The Sega Master System was the 8-bit era’s little engine that could – until it couldn’t. While NES owners were busying themselves with Mario, Castlevania, and Contra, SMS players had to make due with the likes of Alex Kidd, Penguin Land, and Teddy Boy. They were fun games, to be sure, but I always felt as though something was a little off. Fortunately for me, the NES was in my room, and I was able to coerce my younger brother to buy Sega’s counterpart.

If you didn’t grow up with one, the Master System is actually worth checking out today. You can grab most of the games that are worth playing at flea markets for reasonable prices. And because of the way the games were packaged – in thick, plastic boxes that predated the Sega Genesis – people tended to keep the instructions. Here are some of my favorite Master System games and why they’re worth your time.

Alex Kidd: High-Tech World
Alex Kidd in Miracle World is the game most people associate with the little guy, but I preferred another game that he starred in. In Alex Kidd: High-Tech World, the failed mascot doesn't ape Mario. Instead, it's an adventure game that challenges players with getting Kidd out of his castle and over to the Sega arcade. It blends object-managing puzzles with action-based sections. It's weird and tough, and I loved it – even though Prince Alex remains the grossest-looking hero in gaming history.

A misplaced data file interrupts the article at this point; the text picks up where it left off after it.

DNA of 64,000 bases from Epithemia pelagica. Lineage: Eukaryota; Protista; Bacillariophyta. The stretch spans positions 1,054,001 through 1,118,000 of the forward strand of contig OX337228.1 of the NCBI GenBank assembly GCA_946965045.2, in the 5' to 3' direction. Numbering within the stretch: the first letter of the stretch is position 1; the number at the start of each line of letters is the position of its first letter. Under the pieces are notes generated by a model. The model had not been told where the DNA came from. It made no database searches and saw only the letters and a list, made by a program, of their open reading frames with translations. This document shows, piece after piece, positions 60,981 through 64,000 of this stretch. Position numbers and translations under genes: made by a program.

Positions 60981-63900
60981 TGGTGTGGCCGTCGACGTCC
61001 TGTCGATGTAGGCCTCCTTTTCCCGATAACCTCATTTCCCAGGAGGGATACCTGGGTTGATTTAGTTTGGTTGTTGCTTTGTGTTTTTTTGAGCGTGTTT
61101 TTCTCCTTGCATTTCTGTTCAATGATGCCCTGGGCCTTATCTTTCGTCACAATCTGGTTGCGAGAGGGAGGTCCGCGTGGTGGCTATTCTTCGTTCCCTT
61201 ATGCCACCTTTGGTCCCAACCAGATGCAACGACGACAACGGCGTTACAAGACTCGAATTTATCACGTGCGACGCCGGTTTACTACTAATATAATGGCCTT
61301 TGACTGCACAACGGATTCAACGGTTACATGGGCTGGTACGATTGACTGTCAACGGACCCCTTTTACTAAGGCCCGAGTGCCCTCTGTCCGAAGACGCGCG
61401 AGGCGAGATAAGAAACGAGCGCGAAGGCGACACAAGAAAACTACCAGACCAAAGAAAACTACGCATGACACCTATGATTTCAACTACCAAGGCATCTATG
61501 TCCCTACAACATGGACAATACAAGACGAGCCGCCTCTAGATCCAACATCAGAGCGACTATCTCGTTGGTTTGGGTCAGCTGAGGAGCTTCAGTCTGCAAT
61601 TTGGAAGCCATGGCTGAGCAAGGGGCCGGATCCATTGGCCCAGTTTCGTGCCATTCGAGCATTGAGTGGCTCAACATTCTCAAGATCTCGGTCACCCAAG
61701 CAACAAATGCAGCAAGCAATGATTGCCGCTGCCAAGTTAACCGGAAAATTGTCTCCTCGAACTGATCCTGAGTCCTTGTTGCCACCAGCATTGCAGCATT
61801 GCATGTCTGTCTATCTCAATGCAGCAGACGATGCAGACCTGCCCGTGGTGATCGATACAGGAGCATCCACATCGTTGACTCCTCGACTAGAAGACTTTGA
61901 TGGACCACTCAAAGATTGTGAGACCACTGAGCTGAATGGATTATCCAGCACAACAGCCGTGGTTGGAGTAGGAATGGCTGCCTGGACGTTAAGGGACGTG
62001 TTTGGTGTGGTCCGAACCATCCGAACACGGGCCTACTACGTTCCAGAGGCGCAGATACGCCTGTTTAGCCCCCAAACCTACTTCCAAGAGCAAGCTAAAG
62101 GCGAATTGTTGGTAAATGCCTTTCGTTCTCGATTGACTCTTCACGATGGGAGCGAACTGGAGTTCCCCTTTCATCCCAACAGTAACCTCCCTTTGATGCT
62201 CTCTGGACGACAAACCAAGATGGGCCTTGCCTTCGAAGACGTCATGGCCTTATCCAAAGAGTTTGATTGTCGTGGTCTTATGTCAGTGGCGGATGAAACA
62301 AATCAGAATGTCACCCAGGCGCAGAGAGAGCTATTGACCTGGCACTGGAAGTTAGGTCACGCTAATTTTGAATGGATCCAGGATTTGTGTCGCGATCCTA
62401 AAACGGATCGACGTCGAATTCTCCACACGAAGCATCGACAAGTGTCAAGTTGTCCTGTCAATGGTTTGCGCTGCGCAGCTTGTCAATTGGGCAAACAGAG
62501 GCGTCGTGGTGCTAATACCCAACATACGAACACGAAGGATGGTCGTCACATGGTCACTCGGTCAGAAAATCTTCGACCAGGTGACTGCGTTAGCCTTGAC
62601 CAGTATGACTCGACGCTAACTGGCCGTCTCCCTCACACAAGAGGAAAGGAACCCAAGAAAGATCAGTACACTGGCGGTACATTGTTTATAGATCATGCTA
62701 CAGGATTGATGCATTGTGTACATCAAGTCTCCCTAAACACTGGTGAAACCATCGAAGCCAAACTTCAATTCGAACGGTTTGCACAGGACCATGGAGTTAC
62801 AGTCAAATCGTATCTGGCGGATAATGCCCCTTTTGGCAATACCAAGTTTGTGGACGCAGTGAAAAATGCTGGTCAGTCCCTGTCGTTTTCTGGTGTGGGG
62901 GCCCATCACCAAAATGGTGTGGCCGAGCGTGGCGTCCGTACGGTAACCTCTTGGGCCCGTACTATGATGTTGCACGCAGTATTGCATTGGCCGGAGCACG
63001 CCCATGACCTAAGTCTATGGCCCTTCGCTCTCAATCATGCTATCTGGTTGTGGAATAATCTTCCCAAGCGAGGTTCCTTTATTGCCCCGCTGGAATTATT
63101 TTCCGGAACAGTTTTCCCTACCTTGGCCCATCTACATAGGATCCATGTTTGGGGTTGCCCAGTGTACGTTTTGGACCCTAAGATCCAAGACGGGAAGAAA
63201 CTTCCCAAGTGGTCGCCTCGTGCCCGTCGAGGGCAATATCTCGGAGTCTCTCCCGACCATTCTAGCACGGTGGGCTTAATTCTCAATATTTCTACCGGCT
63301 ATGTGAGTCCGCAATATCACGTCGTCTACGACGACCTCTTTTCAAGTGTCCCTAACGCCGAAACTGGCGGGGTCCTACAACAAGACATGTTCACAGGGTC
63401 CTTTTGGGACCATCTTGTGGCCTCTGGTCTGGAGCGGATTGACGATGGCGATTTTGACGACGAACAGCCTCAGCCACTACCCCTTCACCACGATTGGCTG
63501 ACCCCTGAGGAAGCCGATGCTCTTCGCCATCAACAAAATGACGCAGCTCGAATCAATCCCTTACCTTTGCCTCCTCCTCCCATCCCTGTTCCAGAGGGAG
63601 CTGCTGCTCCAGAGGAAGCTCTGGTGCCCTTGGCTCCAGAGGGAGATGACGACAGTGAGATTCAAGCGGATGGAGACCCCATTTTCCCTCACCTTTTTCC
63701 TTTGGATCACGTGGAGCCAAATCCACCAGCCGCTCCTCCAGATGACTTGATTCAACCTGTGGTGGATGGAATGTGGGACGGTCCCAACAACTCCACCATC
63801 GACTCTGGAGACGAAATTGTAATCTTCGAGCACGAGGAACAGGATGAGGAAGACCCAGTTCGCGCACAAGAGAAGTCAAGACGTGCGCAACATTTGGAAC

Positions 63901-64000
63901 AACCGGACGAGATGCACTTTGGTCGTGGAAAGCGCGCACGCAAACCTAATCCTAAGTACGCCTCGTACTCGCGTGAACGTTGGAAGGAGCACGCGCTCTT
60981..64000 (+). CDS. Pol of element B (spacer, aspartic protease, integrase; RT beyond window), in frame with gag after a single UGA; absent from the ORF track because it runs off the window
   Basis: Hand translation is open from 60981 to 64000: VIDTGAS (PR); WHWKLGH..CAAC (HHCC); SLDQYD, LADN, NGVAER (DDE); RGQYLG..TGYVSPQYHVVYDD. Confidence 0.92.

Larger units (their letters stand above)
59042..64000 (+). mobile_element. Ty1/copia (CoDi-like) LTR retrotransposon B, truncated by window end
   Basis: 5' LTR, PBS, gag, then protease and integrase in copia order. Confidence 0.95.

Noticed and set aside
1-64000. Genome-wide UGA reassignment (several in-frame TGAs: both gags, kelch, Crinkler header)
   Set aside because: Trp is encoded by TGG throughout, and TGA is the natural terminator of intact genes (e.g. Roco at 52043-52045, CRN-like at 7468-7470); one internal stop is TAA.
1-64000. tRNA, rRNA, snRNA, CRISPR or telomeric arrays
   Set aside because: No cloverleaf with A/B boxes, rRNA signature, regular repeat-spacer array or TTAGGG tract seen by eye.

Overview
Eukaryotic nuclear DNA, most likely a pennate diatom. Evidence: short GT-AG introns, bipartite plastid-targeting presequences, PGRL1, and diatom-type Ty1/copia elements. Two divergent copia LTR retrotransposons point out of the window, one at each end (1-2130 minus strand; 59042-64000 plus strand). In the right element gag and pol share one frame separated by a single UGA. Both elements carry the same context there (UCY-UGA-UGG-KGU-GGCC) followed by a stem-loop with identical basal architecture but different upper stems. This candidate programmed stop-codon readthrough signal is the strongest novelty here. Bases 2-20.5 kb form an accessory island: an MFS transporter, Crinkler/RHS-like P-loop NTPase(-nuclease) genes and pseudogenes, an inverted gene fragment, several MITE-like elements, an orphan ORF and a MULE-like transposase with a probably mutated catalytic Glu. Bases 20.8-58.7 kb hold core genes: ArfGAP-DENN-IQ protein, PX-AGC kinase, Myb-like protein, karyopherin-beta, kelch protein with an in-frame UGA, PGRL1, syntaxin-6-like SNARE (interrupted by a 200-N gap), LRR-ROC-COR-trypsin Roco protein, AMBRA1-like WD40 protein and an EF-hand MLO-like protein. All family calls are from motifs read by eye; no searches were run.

California Games
EPYX made several Olympic-style games throughout its life, such as Summer Games, Winter Games, and World Games, but I always liked California Games best. It had surfing, BMX, and skateboarding games, but those were pretty lame. Believe it or not, the Hacky Sack event was actually pretty fun. Your character had a limited amount of time to go through a fairly wide array of tricks, and you were rewarded for variety. Maybe I liked it because I have a soft spot for any game that lets me hit seagulls. 

It might make me a heretic, but I always thought Columns was as good a puzzle game as Tetris. The Genesis version of Columns looked and sounded better, naturally, but the Master System port was perfectly fine. The only problem I had with this one is that  the Master System's mushy gamepad lacked the precision required for high-level play. Regardless, it's still a great pick.

Enduro Racer
This was loosely based on the arcade game, by which I mean they share the same name. The home port scraps the behind-the-back perspective in favor of showing your motorcyclist from an isometric view. It's a game that's as much about bouncing from jump to jump as it is outrunning the various bikes and hot rods (?!?) that share the track.